Since gender can affect microbiome studies (Kim et al., 2017) and men are at considerably higher risk of developing bladder cancer, this study included only male patients (Dobruch et al., 2016). On one hand the restriction to male patients limited the generalizability of the data, on the other hand the restriction minimized confounding factor of gender. In addition, to avoid potential bias caused by hospital noise and environmental changes, we recruited non-neoplastic patients as controls. However, urinary microbiota may be influenced by various disorders, despite excluding confounding factors of neoplasms.

Our study is not devoid of limitations. Firstly, it is not possible to determine the cause-effect relationship between microbiome and bladder cancer for retrospective study and low number of cases. Thus, prospective follow-up studies with a larger sample number and animal experiment studies will be needed to clarify the role of microbiome in development and progression of bladder cancer. Secondly, despite the fact that potential harm brought by catheterization can be avoided, mid-stream urine sample collected by the clean catch method is potentially contaminated with microbiota surrounding the urethral orifice. Thirdly, bladder mucosa would provide the best samples to characterize the bladder-associated microbiome, which could rule out sample contamination with microorganisms present in the urethra. However, obtaining bladder biopsies or suprapubic aspirates in healthy individuals is unethical. Hence, profiling microbiome of tumor, peri-tumor and non-tumor tissues of bladder cancer patients would be crucial to ascertain the association between pathogenic effect of microbial dysbiosis and the onset, progression and relapse of cancer. Another limitation is that we did not have relevant data on urinary incontinence or retention profiles. The effect of profiles on urination may contribute to the results in the study. Last but not least, the 16S rRNA gene sequencing-based approach enabled us to detect bacteria that present even in low numbers on one hand, on the other hand this method cannot identify bacteria well at species level and detect non-bacterial microorganisms, such as viruses and fungi (Ainsworth, 2017).

In conclusion, we have profiled the urinary microbiome associated with bladder cancer in the most comprehensive study to date. Our study suggests that urinary microbiota may be associated with bladder cancer, but the cause-effect relationship remains unclear. When a true association between urinary microbiota and bladder cancer is determined in the future, a better understanding of the role of microbiome in the development and progression of bladder cancer could provide novel diagnostic and prognostic biomarkers, as well as more microbiome-targeted therapeutic options.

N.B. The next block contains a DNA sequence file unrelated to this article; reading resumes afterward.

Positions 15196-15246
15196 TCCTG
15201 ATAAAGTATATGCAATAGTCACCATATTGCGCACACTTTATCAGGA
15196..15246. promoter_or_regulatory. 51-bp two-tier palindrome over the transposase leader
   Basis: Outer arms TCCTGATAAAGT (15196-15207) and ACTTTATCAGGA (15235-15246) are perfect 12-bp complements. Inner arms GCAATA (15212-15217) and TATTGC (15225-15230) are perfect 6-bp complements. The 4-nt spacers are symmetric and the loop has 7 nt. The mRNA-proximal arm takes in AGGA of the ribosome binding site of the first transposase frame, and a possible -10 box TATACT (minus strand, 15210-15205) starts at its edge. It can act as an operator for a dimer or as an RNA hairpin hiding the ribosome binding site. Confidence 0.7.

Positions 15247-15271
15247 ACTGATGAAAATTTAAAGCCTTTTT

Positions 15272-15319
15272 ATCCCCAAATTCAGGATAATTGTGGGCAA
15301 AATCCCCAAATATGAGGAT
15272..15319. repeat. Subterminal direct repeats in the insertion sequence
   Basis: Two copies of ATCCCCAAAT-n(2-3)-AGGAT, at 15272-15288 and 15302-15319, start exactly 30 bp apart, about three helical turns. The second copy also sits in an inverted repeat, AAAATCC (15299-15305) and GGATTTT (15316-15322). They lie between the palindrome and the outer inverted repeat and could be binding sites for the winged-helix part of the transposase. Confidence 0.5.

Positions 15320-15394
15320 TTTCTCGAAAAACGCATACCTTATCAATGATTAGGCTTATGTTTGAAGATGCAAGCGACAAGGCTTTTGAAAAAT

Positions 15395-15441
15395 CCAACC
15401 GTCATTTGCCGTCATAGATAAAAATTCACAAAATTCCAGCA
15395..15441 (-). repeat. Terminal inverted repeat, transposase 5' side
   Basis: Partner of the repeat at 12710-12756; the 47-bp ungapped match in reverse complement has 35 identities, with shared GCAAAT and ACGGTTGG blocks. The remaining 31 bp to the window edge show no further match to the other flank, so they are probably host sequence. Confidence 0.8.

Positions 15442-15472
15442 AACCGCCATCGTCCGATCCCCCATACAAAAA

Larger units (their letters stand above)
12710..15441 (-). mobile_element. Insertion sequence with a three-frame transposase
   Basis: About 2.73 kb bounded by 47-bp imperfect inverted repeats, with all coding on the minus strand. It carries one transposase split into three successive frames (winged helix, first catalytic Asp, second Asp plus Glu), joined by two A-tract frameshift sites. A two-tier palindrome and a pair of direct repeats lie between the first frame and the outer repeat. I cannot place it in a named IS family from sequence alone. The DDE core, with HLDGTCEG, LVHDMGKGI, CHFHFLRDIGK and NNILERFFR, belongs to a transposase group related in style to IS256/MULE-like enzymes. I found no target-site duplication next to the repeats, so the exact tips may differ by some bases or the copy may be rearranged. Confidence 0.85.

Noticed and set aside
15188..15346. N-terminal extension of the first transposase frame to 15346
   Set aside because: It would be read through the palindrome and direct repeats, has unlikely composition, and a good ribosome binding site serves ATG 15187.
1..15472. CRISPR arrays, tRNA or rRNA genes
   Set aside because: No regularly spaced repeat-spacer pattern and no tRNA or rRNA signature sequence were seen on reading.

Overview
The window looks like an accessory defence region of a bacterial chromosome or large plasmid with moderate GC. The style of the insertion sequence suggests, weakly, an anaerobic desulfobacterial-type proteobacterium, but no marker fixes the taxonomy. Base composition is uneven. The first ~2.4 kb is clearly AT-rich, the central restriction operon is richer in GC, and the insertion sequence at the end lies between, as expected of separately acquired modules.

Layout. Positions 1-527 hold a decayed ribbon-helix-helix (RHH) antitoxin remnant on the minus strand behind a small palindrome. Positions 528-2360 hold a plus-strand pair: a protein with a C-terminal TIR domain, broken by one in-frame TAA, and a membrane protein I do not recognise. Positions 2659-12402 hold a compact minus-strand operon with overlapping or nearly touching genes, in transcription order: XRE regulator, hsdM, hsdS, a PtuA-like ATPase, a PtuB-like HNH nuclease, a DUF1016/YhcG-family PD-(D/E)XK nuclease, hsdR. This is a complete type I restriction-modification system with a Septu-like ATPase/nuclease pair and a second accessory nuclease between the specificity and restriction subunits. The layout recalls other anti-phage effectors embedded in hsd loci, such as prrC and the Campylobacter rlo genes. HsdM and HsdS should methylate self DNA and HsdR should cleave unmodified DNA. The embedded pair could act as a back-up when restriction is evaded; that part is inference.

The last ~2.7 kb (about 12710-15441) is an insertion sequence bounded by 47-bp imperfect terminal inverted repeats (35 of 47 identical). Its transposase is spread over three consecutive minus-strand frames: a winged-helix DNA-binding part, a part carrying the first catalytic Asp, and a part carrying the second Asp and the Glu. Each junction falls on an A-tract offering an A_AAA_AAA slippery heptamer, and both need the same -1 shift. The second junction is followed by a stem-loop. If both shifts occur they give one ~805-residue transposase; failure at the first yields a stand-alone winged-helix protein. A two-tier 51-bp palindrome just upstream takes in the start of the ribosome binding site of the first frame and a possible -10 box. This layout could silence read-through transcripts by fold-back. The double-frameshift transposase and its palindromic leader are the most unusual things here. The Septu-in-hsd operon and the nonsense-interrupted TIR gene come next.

Author Contributions

PW, GZ, JZ: conception and design; GZ, YC, JC: acquisition of data; GZ, YC, JZ: analysis and interpretation of data; PW, GZ, JZ: drafting of the manuscript; PW, WH, JRZ: critical revision of the manuscript for important intellectual content; PW, GZ, JZ, JLZ: statistical analysis; PW: obtaining funding; PW: supervision.

Funding

Supported by the Science and the Technology Planning Project of Guangdong Province (grant no. 2014A020212195), the Natural Science Foundation of Guangdong Province (grant no. 2016A030313605) and the National Natural Science Foundation of China (grant No.31401499).

Conflict of Interest Statement

The authors declare that the research was conducted in the absence of any commercial or financial relationships that could be construed as a potential conflict of interest.

Supplementary Material

The Supplementary Material for this article can be found online at: https://www.frontiersin.org/articles/10.3389/fcimb.2018.00167/full#supplementary-material

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Keywords: urinary bladder neoplasms, urinary tract, microbiota, extracellular matrix, inflammation

Citation: Wu P, Zhang G, Zhao J, Chen J, Chen Y, Huang W, Zhong J and Zeng J (2018) Profiling the Urinary Microbiota in Male Patients With Bladder Cancer in China. Front. Cell. Infect. Microbiol. 8:167. doi: 10.3389/fcimb.2018.00167

Received: 29 January 2018; Accepted: 02 May 2018;
Published: 31 May 2018.

Edited by:

Peter Timms, University of the Sunshine Coast, Australia

Reviewed by:

Sandip Paul, Indian Institute of Chemical Biology (CSIR), India
Sheryl S. Justice, The Ohio State University, United States

Copyright © 2018 Wu, Zhang, Zhao, Chen, Chen, Huang, Zhong and Zeng. This is an open-access article distributed under the terms of the Creative Commons Attribution License (CC BY). The use, distribution or reproduction in other forums is permitted, provided the original author(s) and the copyright owner are credited and that the original publication in this journal is cited, in accordance with accepted academic practice. No use, distribution or reproduction is permitted which does not comply with these terms.

*Correspondence: Peng Wu, doctorwupeng@gmail.com

These authors have contributed equally to this work.